Belgium's prestigious Film Fest Gent celebrates its 40th anniversary edition with a focus on American Indepent cinema, a large-scale Martin Scorsese exhibition and numerous film music events.
To mark the occasion, the Festival has asked Martin Scorsese to pay tribute to the artist responsible for one of cinema's most iconic images.
"At some point back in the 70s, I came across a book of paintings called Rock Dreams. I started thumbing through the pages and I was taken aback. Here were the heroes of rock and roll, blues and country, past and present, in settings that encapsulated their mythical auras and that preserved the danger of their music. This is something that’s been lost, I think, over the years. Even in the 70s, the music – the best of it – felt ominous, sometimes menacing, and so did many of the people who made it. Hank Williams is now officially recognized as a great artist, one of the greatest singers and songwriters we’ve ever had. When you see the image of him in Rock Dreams, you feel the wild instability that was inseparable from the genius.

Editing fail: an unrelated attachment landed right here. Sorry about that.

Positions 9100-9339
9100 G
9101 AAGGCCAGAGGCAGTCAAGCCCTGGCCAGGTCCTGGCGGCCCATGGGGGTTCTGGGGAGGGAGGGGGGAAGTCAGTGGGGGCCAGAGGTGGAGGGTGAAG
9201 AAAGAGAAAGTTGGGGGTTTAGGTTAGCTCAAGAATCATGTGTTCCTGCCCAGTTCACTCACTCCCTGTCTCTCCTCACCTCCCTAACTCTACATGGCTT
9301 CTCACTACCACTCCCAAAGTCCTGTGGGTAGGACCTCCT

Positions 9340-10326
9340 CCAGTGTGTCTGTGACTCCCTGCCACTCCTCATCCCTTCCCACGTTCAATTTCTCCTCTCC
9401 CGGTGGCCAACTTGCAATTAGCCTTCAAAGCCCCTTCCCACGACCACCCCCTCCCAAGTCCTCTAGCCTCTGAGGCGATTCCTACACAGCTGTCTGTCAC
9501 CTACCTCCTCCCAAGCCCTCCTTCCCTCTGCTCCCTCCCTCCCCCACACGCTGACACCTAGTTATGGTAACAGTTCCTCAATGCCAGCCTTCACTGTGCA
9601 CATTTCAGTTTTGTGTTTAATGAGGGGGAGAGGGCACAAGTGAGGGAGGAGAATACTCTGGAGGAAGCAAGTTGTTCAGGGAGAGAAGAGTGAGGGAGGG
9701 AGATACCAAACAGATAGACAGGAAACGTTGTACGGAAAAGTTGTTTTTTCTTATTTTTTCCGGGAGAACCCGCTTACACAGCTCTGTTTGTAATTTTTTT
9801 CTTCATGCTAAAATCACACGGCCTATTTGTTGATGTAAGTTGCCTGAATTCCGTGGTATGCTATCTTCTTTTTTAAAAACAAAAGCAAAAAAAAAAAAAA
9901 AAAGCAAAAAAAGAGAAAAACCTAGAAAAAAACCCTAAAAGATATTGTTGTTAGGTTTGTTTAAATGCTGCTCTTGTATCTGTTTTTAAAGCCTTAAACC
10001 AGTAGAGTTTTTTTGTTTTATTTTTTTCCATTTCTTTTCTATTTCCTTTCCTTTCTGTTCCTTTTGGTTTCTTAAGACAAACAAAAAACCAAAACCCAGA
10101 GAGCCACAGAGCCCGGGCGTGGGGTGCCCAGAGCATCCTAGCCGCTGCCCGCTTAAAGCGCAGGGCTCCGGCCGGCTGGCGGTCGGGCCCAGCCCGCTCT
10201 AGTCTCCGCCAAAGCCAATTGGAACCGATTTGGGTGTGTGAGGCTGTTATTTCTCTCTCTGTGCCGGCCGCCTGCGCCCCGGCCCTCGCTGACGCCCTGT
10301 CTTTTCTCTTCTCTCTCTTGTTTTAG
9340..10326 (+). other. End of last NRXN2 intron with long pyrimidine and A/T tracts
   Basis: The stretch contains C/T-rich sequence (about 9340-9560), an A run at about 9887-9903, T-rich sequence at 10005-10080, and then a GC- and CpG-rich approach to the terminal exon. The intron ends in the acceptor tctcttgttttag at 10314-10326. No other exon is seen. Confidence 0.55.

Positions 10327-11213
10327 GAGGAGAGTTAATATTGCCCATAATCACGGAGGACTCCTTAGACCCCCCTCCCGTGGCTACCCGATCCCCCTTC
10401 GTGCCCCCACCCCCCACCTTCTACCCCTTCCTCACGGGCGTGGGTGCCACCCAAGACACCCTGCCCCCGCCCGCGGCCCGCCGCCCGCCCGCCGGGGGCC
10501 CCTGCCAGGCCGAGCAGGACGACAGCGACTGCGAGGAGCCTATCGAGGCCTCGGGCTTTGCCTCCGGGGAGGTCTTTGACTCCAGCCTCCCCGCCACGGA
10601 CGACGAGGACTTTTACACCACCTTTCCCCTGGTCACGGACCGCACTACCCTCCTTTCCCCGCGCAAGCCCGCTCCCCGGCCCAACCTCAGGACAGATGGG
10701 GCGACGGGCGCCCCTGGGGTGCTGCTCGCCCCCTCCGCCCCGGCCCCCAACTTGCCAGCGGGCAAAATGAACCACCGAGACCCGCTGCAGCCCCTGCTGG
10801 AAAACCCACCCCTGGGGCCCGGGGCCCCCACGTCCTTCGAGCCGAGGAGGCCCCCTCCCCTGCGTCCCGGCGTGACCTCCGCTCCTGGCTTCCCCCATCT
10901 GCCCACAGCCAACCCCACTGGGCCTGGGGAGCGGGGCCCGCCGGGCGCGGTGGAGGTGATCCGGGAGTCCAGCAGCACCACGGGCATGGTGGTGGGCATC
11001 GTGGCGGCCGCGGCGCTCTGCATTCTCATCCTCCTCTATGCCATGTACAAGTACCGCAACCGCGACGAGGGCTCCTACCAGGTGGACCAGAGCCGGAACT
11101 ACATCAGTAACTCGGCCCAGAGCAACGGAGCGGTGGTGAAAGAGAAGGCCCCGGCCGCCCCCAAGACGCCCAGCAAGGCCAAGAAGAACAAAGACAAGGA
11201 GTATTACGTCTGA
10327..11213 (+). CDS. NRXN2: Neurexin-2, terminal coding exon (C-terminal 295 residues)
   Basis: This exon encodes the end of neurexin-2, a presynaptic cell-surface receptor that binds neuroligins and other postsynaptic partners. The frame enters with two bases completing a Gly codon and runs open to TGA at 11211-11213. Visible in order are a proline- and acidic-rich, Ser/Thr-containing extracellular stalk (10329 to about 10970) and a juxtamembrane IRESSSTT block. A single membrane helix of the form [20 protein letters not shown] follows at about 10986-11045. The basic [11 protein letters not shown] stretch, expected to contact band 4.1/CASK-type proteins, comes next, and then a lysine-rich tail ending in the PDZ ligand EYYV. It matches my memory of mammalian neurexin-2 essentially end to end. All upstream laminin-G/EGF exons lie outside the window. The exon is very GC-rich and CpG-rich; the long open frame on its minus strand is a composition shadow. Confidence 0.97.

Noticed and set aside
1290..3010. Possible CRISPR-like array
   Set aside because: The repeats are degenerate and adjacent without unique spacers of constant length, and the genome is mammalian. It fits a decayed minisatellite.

When we decided on the poster art for Taxi Driver, we went to the man who had created Rock Dreams. He understood exactly what we wanted and he not only delivered it but surpassed it – he knew the character of Travis Bickle inside out, his stance, his environment, and – most importantly – his eyes. I started and ended the picture with Travis’s eyes, watching, sensitive instruments that registered any potential enemies. Again, he knew where the danger was.
People often tell me how much they love the Taxi Driver poster. I always tell them that there was only one man for the job. His name was Guy Peellaert."
—Martin Scorsese, July 23 2013.